Molecular Ordering and Phase Separation of PDCBT-Cl:IDIC-xF Blends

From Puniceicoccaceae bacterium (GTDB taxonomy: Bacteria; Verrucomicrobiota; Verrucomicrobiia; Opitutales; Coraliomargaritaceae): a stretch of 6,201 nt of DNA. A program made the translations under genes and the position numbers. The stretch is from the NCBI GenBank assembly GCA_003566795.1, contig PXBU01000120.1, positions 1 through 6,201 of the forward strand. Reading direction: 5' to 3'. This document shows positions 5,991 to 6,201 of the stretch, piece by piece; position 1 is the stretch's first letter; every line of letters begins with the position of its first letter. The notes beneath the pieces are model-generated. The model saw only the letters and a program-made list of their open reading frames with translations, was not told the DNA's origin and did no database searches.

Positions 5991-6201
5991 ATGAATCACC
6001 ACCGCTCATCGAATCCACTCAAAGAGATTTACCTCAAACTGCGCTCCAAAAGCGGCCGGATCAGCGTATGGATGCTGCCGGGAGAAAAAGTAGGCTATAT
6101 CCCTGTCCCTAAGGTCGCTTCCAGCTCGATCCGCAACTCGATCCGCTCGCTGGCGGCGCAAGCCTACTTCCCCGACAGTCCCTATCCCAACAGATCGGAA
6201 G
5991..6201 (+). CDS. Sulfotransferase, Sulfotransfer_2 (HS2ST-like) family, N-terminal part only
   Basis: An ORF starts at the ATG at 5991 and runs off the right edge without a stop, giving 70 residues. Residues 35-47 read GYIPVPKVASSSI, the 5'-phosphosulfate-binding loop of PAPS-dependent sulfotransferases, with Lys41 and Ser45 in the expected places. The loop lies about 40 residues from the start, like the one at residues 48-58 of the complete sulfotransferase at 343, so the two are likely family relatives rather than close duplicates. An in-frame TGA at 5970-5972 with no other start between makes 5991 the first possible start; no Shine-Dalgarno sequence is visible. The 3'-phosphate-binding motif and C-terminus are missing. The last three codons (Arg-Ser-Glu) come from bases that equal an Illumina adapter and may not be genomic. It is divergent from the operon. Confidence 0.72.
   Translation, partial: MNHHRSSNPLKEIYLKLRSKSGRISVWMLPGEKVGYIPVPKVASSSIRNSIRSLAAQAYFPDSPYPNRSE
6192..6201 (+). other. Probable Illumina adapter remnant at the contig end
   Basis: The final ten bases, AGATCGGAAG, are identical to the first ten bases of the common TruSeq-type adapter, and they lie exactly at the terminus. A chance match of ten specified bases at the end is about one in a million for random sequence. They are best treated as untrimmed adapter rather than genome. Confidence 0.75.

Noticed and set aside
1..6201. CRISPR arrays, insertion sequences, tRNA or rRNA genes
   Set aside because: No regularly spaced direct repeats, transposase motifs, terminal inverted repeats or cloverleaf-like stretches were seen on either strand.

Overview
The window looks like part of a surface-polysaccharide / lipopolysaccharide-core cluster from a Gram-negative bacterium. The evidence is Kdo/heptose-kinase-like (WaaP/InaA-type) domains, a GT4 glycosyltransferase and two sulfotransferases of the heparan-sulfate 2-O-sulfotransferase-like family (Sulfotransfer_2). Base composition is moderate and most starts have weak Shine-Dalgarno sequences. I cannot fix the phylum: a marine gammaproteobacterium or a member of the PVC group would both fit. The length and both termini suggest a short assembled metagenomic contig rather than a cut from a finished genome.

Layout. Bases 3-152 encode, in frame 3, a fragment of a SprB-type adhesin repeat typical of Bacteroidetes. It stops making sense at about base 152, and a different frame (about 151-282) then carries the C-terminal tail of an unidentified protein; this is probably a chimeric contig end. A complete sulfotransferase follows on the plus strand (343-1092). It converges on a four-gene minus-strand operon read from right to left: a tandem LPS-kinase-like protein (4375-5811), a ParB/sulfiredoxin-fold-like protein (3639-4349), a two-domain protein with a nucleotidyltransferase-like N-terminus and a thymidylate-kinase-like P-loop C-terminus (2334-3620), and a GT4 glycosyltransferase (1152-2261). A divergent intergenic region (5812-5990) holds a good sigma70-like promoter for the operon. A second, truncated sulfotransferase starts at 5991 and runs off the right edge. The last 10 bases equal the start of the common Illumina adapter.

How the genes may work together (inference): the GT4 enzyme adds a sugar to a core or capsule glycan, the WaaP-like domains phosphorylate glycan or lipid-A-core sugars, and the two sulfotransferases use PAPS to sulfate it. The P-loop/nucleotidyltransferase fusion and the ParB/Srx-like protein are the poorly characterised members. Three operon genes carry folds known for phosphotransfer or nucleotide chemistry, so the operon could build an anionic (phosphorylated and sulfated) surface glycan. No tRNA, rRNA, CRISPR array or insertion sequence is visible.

Film ordering and morphology have vital influences on solar cell performance. Therefore, to probe the information of molecular ordering and crystal texture of the blends, GIWAXS measurements were carried out at SSRF. The GIWAXS patterns along with the corresponding 1D profiles of PDCBT-Cl:IDIC, PDCBT-Cl:IDIC-2F and PDCBT-Cl:IDIC-4F blend films without and with SVA treatments are illustrated in Figure 4. The relevant peak-fitting results and detailed data are given in Supplementary Figure S3 and Supplementary Table S5. For the fresh films, all three blends exhibited the (100) diffraction peaks at 0.29 Å−1 with the corresponding d-spacing of 21.6 Å in qz direction which can be ascribed to the lamellar packing of PDCBT-Cl (Wang et al., 2019). In addition, (010) diffraction peaks arising from π-π stacking were also observed at 1.79 Å−1 along the qz directions for PDCBT-Cl:IDIC-4F blend film, while IDIC and IDIC-2F-based blend films exhibited the (010) peak at 1.80 Å-1 with a slightly tighter d-spacing of 3.49 Å. The corresponding π-π coherence lengths (Lc) calculated according to the Scherrer Equation were 31.4, 31.4 and 33.3 Å for IDIC, IDIC-2F and IDIC-4F-based blend films, respectively. After SVA treatments, more pronounced (010) diffraction peaks were observed with the Lc values increased to 40.4, 51.4, 47.1 Å for IDIC, IDIC-2F and IDIC-4F-based blends, indicating an improved molecular ordering. The paracrystallinity parameter (g) that describes the standard deviation of local static lattice fluctuations was estimated according to the approximate formula (Noriega et al., 2013): g(1/2π)Δqdhkl, where Δq and dhkl represents the full width at half maximum (FWHM) and d-spacing of the relevant diffraction peak, respectively. The respective g values were calculated to be 11.0, 9.9 and 10.3% for IDIC, IDIC-2F and IDIC-4F-based blend films. The more compact stacking with the lower g value could be considered as one of the reasons for the efficiency improvement of IDIC-4F-based system. Particularly, multiple diffraction features could be observed at the q range of 0.3 ∼ 0.9 Å for IDIC and IDIC-2F-based blends, indicating the crystallization of acceptors after annealing especially for PDCBT-Cl:IDIC-2F system which displayed the smallest g value and the highest Lc.